Cocktails in the Interzone

Tomorrow was (Let that be an indication to you how oddly this folded-under jetlag is hitting me.) Yesterday was one of the stranger days of my life, serving up equal portions of vaguely foreboding, Children of Men-esque unease and überswank jetsettery decadence.

The day began with a security delay at CDG terminal 2A (i.e. mine) that saw everybody in the terminal – passengers, cargo handlers, flight attendants, and all – herded into the area between concourses by unsmiling Police Nationale, as the EOD folks were called out to detonate a suspiciously unclaimed suitcase. After an hour or so of standing around, me getting increasingly pessimistic about my tightly-coupled Paris-NYC-Seoul itinerary, there was a dull crump, a wafting smell of cordite, a weird frisson of glee/terror rippling through the huddled and cranky crowd…and then the announcement that the detonation had sparked a fire, the terminal was closed, and there would be no further flights out.

You can’t even imagine the mass groan that greeted this announcement. “Animal lowing” doesn’t even begin to capture it – I’ve never before heard such a weird melange of profound (if liminal and barely-acknowledged) existential relief, and indignant irritation.

As it turned out, this was not in fact to be the case – operations resumed with surprising quickness – but the hours of delay felt unsettlingly like a preview of the unhappy decades to come. It was a Long Emergency moment, for sure, or maybe a scene from The Last of England: thousands of travellers of every conceivable age, nationality, ethnicity, and mother tongue, caught in between places. All waiting on a Ballardian onramp in the hot sun, surrounded by grim and heavily-armed police, amid carts overflowing with their possessions. Between this and the continental-scale megastorms that so drastically remodeled my Barcelona-JFK itinerary last month, like I say, my last couple of trips have felt in some ways like a sneak preview of the years ahead.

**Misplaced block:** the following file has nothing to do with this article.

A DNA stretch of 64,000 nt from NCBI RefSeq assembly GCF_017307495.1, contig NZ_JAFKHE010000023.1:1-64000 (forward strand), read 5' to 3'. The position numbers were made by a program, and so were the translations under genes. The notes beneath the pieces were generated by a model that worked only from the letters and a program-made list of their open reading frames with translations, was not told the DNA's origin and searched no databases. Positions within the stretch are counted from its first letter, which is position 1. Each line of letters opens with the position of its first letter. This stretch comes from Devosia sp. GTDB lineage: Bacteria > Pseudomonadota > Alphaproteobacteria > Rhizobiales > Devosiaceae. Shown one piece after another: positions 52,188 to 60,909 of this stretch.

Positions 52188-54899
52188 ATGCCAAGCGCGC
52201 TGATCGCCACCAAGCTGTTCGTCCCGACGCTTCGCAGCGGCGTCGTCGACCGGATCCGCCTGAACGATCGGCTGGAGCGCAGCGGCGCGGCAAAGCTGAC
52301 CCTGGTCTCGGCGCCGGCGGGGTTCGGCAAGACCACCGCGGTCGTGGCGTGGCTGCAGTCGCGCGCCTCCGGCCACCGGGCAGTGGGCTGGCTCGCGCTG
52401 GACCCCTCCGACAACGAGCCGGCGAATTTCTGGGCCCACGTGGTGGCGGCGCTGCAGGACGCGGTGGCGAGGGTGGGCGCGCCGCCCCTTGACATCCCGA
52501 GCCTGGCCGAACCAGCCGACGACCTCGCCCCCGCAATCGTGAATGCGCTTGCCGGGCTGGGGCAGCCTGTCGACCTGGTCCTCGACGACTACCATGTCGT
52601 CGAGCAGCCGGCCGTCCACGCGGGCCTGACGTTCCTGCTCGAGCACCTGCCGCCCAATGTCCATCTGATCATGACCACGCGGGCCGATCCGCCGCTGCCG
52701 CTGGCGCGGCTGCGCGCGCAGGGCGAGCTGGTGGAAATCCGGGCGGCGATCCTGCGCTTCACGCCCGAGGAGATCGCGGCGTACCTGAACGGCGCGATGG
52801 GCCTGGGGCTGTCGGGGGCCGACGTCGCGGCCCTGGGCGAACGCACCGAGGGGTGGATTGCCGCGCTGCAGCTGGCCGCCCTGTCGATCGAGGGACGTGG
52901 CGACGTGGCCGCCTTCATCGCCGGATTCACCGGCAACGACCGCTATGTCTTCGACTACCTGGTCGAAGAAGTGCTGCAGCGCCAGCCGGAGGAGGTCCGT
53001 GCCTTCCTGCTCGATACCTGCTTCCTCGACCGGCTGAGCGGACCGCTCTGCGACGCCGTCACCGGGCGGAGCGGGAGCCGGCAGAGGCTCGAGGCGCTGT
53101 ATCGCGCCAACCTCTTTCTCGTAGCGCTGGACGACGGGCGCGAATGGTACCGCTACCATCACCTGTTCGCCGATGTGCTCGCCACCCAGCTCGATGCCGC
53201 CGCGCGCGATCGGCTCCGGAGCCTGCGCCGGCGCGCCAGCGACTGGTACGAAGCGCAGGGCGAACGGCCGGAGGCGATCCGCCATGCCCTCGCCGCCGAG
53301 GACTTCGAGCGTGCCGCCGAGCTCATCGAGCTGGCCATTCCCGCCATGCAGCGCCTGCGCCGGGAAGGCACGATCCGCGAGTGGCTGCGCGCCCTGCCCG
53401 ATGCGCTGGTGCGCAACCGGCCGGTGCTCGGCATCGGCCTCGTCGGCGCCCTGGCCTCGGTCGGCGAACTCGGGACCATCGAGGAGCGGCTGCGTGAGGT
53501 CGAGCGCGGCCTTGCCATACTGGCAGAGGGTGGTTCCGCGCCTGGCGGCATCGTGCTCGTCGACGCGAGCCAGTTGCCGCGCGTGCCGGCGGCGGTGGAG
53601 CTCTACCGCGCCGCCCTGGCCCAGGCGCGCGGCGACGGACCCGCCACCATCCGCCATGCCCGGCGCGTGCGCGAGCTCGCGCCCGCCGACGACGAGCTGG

But there’s generally a flipside, isn’t there? If the day began as a minor montage of dystopias, it also contained moments that felt as if they’d been cut-and-pasted from different sources entirely – say, wallpaper* at the height of its glory, circa ’99 or so.

Air Canada has done possibly the only thing capable of redeeming their aging fleet of formerly Korean 767s, replacing unexceptional business-class seats with comfortable lie-flat pods, and dubbing the whole thing “Super Affaires.” As transatlantic service goes, there are rough spots, which is to say that neither the staff’s attitude nor attention to detail were quite up to Lufthansa standards. But I sure slept well. (Air Canada’s new-lounge-smell space at YYZ is a happy place, too. If it’s not quite John Pawson’s transcendent Cathay Pacific lounge at HKIA, it’s still by far one of the nicer such spaces I’ve been in lately.)

But the real mindfuckr of the day was this: Ben Cerveny and I left Timo Arnall at CDG Terminal 2B just before the security hold hit, Timo bound for Heathrow, Ben for LAX and me for Montreal. The day intervened, with its full cargo of hassles, delays and minor terrors, but a dozen hours and thousands of air miles later, I met Timo for drinks on East Houston Street in my very own New York City.

We hung with good ol’ Mike Sharon, Alexis Rondeau, Molly Steenson, and her friends Jenn and Akemi for a bit, and then Molly and I piled Timo into a cab for the Hudson – lordy, do I ever loathe that place. And so the day that began for me under a fog of cordite and fearsweat, amid a jittery mass of however-temporarily displaced persons, ended in a scrum of the would-be beautiful people, serenely playing plutocrat games in the hideous temple of Starck.

There’s a message hiding somewhere in all of that, but mired in my own endocrine Interzone as I am at the moment, I’m damned if I can figure out just what it is.

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